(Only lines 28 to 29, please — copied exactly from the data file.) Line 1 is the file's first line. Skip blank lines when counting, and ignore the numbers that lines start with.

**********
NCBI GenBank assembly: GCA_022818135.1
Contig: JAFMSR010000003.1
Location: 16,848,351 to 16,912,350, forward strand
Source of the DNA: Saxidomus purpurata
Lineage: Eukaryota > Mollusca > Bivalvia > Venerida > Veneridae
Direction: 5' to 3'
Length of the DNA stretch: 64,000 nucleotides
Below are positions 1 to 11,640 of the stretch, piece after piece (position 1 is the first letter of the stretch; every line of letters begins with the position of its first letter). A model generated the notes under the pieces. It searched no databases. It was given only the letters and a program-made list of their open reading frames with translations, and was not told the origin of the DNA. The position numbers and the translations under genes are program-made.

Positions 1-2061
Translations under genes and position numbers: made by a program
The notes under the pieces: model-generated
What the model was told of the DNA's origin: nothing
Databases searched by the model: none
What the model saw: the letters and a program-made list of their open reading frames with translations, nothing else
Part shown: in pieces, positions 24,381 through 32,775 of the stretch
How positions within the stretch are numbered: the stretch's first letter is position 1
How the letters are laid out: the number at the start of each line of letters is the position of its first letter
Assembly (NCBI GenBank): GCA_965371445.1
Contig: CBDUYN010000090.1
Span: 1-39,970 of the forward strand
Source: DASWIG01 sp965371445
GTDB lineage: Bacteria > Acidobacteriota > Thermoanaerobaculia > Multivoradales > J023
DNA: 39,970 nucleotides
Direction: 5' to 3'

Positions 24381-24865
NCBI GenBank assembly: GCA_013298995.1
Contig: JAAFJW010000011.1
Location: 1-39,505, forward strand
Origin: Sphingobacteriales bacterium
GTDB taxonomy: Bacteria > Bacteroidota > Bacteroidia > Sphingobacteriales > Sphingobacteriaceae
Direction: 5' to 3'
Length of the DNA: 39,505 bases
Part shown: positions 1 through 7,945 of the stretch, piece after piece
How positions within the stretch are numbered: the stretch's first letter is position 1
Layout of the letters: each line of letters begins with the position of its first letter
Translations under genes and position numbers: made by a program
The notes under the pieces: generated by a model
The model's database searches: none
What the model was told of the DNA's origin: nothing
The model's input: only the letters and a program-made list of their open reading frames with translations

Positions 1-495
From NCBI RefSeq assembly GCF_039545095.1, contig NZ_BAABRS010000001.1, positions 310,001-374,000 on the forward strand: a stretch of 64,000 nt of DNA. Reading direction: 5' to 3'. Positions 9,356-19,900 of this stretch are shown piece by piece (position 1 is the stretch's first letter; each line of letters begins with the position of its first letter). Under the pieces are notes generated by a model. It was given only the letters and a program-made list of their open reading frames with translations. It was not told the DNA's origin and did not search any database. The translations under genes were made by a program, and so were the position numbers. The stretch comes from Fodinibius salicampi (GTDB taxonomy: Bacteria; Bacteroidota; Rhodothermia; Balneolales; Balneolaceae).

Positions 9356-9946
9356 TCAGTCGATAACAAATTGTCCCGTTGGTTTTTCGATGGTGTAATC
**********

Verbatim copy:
Location: 1-39,505, forward strand
Origin: Sphingobacteriales bacterium